I was part of an outreach team on Tuesday night. We walked downtown Lansdale at about 10 p.m., watching and talking to people. We wanted to see who was hanging around the train station and the bus stops–we were watching to see if they were still there after the next bus or train. We talked to the night shift at the 24-hour Rite Aid in town. Yes, we were told, there are a few guys who hang around here. Some of them wash up in the sinks in our public bathrooms during the night. We talked to the police. No, they told us, there are no homeless people in Lansdale. No homeless people in Lansdale? We drove past the local laundromat, and through some of the alleys behind the local businesses. No sign of anyone. Perhaps the police are right?

The team from CHOC believes they are out there. “The colder it gets, and the longer people are outside in it, the deeper they go into hiding, and the harder they are to find.” We have to keep trying. It is not unusual to not find anyone the first time out on outreach.

“We will come back next week during the daylight hours. We’ll visit local service providers, walk the railroad tracks, and travel the alleys. If they’re out there, we’ll find them.”

I hope so. It’s COLD out there.

What is outreach like? Watch these ABC6 news stories about outreach in Philadelphia to learn more:

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“And she gave birth to her firstborn son and wrapped him in bands of cloth, and laid him in a manger, because there was no place for them in the inn.” –Luke 2:7

There was no place for them in the inn, and yet Mary knew how blessed she was, and what a wonderful gift she had been given. The writer of Luke reminds the reader several times that “Mary treasured all these things in her heart” (Luke 2:19 & 51).

I spent Christmas Eve overnight and Christmas morning in a homeless shelter.

There was a ham dinner on Christmas Eve. There were good friends. There was laughter, a poetry reading, and a hot breakfast Christmas morning. There were gifts of warm socks and new winter hats that mysteriously just “showed up” to be given away. There were hugs from new friends.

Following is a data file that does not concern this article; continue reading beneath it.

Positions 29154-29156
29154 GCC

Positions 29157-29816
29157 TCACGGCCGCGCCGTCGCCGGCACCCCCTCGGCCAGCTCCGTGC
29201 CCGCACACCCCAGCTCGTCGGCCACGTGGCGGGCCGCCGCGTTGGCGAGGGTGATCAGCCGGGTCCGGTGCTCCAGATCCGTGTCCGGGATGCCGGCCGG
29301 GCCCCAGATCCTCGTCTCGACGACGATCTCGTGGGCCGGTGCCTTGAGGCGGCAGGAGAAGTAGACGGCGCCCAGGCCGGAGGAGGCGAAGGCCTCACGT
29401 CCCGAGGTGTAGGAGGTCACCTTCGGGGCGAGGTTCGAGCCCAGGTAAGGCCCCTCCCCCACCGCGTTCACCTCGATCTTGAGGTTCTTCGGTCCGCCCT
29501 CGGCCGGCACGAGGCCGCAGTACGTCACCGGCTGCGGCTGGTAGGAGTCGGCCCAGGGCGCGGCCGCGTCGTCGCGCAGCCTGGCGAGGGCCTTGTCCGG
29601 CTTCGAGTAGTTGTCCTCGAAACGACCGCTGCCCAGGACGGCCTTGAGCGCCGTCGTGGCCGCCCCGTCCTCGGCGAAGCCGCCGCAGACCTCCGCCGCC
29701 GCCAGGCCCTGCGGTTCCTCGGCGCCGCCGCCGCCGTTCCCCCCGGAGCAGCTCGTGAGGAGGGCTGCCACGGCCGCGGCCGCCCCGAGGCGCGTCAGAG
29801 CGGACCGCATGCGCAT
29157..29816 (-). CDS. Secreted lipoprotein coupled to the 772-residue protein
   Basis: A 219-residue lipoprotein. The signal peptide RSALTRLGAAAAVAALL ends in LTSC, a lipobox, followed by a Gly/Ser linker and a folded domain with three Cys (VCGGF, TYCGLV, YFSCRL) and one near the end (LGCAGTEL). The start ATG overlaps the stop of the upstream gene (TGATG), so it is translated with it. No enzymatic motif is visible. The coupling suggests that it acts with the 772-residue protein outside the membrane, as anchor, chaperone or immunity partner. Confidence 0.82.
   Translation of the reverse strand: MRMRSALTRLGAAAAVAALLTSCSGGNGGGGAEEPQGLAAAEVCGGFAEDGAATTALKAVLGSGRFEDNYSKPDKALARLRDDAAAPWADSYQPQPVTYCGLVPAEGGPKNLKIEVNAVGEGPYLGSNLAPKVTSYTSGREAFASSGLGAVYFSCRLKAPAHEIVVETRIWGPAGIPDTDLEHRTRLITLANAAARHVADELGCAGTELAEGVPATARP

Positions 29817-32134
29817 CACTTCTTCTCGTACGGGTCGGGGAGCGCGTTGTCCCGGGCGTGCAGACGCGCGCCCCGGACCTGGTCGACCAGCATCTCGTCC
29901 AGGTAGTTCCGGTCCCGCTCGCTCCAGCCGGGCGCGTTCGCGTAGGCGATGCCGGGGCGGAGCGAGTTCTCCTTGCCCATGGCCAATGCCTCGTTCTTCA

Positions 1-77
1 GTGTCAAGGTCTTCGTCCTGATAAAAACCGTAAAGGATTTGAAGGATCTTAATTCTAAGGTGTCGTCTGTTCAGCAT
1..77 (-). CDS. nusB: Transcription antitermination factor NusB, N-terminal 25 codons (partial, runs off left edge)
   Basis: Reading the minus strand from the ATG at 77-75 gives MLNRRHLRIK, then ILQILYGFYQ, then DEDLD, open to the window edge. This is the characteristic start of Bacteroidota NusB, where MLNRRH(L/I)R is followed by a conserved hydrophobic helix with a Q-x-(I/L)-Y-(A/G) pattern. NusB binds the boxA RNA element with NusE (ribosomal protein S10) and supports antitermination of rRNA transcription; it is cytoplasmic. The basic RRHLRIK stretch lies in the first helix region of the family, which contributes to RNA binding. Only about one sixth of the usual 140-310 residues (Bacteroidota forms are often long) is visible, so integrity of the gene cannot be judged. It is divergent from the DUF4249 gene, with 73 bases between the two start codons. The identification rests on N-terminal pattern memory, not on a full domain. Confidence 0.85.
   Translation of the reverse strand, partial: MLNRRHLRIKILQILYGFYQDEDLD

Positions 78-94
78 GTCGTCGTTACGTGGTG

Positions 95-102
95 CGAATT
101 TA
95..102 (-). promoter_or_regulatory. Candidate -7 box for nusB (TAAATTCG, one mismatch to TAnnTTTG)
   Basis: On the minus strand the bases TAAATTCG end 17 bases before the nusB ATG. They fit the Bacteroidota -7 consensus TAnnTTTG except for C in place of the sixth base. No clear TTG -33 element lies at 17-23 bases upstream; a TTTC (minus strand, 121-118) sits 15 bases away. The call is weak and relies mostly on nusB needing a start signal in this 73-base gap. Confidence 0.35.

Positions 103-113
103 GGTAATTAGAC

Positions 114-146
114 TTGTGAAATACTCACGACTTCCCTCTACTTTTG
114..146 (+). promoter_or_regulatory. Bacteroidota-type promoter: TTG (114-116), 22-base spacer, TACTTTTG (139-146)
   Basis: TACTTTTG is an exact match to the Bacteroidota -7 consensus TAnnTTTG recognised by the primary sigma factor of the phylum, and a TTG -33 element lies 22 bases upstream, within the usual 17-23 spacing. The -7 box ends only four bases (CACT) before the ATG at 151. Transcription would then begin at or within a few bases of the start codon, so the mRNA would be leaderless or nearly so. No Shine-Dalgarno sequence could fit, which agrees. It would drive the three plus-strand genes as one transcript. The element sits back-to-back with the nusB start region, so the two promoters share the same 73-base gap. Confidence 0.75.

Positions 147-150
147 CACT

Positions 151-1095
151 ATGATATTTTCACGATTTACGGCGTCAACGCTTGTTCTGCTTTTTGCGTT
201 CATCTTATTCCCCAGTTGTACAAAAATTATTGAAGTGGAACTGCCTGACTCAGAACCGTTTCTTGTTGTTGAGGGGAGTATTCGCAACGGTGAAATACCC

Somebody said to me during the day on Christmas Eve, “I can’t believe that you want to spend Christmas Eve at the Code Blue Shelter. Christmas is about family, and you’re willing to sacrifice that?” I TOTALLY understand that feeling. I know that this isn’t for everyone, and you shouldn’t do it if you don’t love it. But for us, whose family lives elsewhere, this was a way for me and my husband to have a meaningful Christmas. We are fortunate that we have found friendship with some of the men who stay in our shelter. We are also fortunate to have friends who believed this would be meaningful way to spend Christmas–and so we all did it together.

So we came to our shelter after Christmas Eve worship, decked out in sweatpants and bedroom slippers, and spent the night at church among friends–old and new. In the morning, a family from our congregation postponed their Christmas gift opening to come and serve a hot breakfast. After cleanup and good-byes, we all stepped out into what had become a chilly, rainy Christmas Day. Some of us were going home to warm beds, Christmas trees strung with lights, and stockings stuffed with goodies. Others of us were returning to our tents or our cars, the few belongings that we own now cold and wet from the rain. The shelter will be closed for several of the next nights, since the temperatures will be too warm for Code Blue. What many people don’t realize is that too warm for Code Blue doesn’t mean it isn’t cold outside–it just means it isn’t cold enough to open the shelter. The men who come to sleep at Trinity on Code Blue nights will pass several cold, wet nights outside before we open again. There is no place for them in the inn.